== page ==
Chronic pain sufferers must accept the need to adjust their lifestyle to accommodate more rest. They must fight to get the best restorative sleep possible. Sleep may even be more important than pharmaceutical interventions (and I am not knocking medical treatments nor saying that just getting sleep will solve the problem).

Faith and Pain?

One of the biggest challenges for believing pain sufferers is the matter of hope and faith. When we suffer problems, we often expect and hope they will go away. When they do not get better it is easy to slide into despair. Despair usually is the result of things not going the way we hoped or expected. Part of living with chronic pain requires grieving what is lost. Without good grief, it is hard to accept–even enjoy–what strength and health we do have. Without hope, we may lose what self-efficacy we once had. We may stop doing the basic care-taking activities within our grasp. Interestingly, one of the clearest signs of this struggle is the massive dropouts in pain management research. Frequently, dropouts number about 50% in these studies. This means that before a study gets too far along many are dropping out because they assume the new treatment won’t work.

Faith is not that things will go my way right now but that God is in control, cares/protects me, and is working for my ultimate redemption–even when the opposite seems to be true. Faith is acting in a manner consistent with said assumptions even while grieving over real losses. Such faith enables us to be mindful of our thoughts so that we do not practice into beliefs counter to what we have come to know as true.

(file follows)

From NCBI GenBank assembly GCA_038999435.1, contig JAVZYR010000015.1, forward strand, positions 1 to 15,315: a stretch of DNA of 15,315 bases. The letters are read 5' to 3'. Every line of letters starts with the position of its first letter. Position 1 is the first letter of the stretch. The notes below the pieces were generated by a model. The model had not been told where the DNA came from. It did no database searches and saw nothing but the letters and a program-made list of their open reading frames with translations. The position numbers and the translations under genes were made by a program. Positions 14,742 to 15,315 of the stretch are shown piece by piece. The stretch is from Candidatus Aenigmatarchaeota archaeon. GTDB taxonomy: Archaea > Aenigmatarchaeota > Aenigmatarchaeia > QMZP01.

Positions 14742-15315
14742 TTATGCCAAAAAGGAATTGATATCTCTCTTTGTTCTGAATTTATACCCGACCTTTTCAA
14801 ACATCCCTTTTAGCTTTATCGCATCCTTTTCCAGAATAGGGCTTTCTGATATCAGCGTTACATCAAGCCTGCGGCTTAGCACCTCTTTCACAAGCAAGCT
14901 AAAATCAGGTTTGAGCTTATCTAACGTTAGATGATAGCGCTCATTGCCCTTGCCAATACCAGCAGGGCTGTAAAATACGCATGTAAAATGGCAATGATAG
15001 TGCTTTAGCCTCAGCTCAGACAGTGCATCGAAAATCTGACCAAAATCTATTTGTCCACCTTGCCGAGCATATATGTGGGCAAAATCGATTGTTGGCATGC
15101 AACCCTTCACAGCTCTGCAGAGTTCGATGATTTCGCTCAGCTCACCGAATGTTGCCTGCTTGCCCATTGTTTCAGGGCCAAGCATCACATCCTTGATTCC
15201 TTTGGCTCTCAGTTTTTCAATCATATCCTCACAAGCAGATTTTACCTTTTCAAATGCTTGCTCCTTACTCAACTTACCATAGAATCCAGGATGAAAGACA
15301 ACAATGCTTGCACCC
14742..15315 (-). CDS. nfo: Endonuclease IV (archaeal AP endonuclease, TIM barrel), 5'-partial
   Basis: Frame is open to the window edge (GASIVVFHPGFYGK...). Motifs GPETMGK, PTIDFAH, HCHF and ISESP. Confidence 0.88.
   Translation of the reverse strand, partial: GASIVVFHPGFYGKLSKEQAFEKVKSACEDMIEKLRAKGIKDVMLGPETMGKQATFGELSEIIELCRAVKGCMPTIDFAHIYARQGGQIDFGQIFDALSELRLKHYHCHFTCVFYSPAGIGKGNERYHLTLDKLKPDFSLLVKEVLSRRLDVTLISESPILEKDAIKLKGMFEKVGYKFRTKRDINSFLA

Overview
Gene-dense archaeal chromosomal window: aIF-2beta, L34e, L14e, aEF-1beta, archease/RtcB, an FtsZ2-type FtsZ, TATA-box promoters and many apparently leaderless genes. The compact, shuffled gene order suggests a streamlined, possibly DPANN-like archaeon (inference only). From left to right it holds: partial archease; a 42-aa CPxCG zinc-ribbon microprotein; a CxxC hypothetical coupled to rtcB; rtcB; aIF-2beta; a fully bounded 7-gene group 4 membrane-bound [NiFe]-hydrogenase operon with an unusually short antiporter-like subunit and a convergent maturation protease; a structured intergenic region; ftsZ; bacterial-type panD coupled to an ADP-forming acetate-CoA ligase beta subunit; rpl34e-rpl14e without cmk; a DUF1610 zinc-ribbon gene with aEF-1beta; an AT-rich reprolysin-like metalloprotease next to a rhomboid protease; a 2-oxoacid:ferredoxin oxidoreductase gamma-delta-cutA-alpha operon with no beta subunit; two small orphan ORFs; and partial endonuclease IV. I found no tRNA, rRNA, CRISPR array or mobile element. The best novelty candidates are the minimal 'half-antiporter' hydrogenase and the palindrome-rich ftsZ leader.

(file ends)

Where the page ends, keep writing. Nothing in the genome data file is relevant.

A Realistic Picture of Suffering Well

The chronic pain sufferer who grieves well

  • asks God for relief
  • stays in community with others
  • seeks relief through human means yet has an attitude of waiting on the Lord, and
  • explores and confront hidden sin in self that the pain may reveal

Grieving well does not mean coming to a place where the pain were nothing. That would be living in a false world. Rather, the faithful Christian notes God’s presence in distress and rejoices when they find 5% improvement—even as they cry out for greater relief and healing.

Phil Monroe is Professor of Counseling & Psychologyand Director of the Masters of Arts in Counseling Program at Biblical. He also directs Biblical’s new trauma recovery project. You can find his personal blog at www.wisecounsel.wordpress.com.


Written by Derek Cooper Friday, 08 March 2013 00:00

In my recently published book, Christianity and World Religions: An Introduction to the World’s Major Faiths, I discuss the six major non-Christian stories of the world. As I teach these different religions in classrooms and churches and discuss them with friends and neighbors, I have consistently uncovered several myths Christians believe about each of these religions, including Christianity. In this and my next couple of blogs, I will concentrate on three common myths about different world religions.

The first myth concerns Christianity. The myth goes something like this: Christianity is the only religion with a Savior. I consistently hear Christians say that Christianity is the only faith where God comes to humankind in contrast to every other religion of the world where humans are trying to go to God. Yet the truth is that many world religions, including religions that were dominant when Christianity emerged as well as contemporary religions such as Shia Islam, assume a Savior figure.